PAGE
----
I am a white tenure-track faculty member, and I consider myself a progressive. I want to be an ally to my students of color, but I’m not sure how. I don’t want to make mistakes and offend anyone. Is it better for me to say nothing, if I’m not an expert on race? I feel so helpless. Do you have any advice?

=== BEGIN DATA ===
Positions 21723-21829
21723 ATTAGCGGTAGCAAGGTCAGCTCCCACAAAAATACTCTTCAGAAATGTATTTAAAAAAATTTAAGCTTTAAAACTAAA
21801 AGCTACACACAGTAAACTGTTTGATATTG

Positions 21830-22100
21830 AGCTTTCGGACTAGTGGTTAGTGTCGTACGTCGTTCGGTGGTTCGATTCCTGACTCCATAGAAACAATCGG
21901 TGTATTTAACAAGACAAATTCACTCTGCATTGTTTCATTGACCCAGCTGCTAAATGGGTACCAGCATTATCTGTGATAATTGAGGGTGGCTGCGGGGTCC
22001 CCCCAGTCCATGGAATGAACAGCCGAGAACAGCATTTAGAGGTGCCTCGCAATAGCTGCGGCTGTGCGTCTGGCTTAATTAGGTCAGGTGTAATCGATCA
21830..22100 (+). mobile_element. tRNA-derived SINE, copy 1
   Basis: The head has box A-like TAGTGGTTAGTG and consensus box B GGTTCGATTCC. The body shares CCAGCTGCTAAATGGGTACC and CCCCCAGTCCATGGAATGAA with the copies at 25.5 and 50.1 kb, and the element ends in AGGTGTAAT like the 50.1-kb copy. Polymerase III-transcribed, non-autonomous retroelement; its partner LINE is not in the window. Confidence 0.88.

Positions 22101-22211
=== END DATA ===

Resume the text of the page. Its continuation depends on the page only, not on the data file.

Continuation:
I will answer this as best I can, with the goal of opening up further dialogue. I want to be clear that I am a white person addressing this column to other white people who are teaching. I do not mean to exclude anyone, or to claim authority about the experiences or needs of people of color. It is my firm conviction that the time has come for white people to speak up about racism, and to educate one another about anti-racist activism, and not leave the burden of this work on the shoulders of people of color. I am drawing inspiration here from a group I am involved with, Showing Up for Racial Justice, a national organization dedicated to mobilizing white people in anti-racism work. You can probably find a local chapter in your town, and I urge you to do so, as SURJ is not only a resource for training and information but also a location to connect with like-minded people, which is essential at a time when faculty are increasingly called upon to protect vulnerable students.